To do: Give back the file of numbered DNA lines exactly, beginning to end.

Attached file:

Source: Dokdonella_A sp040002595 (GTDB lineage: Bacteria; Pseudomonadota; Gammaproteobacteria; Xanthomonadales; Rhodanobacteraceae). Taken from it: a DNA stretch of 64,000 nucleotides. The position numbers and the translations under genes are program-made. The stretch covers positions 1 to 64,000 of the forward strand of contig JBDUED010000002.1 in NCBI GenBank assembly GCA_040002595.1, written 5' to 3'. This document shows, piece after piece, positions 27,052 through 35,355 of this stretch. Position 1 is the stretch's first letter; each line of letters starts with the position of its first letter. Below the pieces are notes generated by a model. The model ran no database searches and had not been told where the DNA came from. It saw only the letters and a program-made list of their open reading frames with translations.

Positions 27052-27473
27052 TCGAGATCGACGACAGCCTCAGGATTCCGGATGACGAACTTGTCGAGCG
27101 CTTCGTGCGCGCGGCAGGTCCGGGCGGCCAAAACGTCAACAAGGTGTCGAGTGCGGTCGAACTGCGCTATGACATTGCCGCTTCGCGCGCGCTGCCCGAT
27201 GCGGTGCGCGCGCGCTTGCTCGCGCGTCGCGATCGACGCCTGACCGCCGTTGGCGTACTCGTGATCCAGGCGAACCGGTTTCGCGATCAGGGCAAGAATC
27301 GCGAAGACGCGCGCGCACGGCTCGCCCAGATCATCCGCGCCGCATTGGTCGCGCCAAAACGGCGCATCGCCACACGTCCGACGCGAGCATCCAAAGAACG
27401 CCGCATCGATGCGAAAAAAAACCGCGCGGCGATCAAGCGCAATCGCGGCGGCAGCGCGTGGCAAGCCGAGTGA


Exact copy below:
Source: Dokdonella_A sp040002595 (GTDB lineage: Bacteria; Pseudomonadota; Gammaproteobacteria; Xanthomonadales; Rhodanobacteraceae). Taken from it: a DNA stretch of 64,000 nucleotides. The position numbers and the translations under genes are program-made. The stretch covers positions 1 to 64,000 of the forward strand of contig JBDUED010000002.1 in NCBI GenBank assembly GCA_040002595.1, written 5' to 3'. This document shows, piece after piece, positions 27,052 through 35,355 of this stretch. Position 1 is the stretch's first letter; each line of letters starts with the position of its first letter. Below the pieces are notes generated by a model. The model ran no database searches and had not been told where the DNA came from. It saw only the letters and a program-made list of their open reading frames with translations.

Positions 27052-27473
27052 TCGAGATCGACGACAGCCTCAGGATTCCGGATGACGAACTTGTCGAGCG
27101 CTTCGTGCGCGCGGCAGGTCCGGGCGGCCAAAACGTCAACAAGGTGTCGAGTGCGGTCGAACTGCGCTATGACATTGCCGCTTCGCGCGCGCTGCCCGAT
27201 GCGGTGCGCGCGCGCTTGCTCGCGCGTCGCGATCGACGCCTGACCGCCGTTGGCGTACTCGTGATCCAGGCGAACCGGTTTCGCGATCAGGGCAAGAATC
27301 GCGAAGACGCGCGCGCACGGCTCGCCCAGATCATCCGCGCCGCATTGGTCGCGCCAAAACGGCGCATCGCCACACGTCCGACGCGAGCATCCAAAGAACG
27401 CCGCATCGATGCGAAAAAAAACCGCGCGGCGATCAAGCGCAATCGCGGCGGCAGCGCGTGGCAAGCCGAGTGA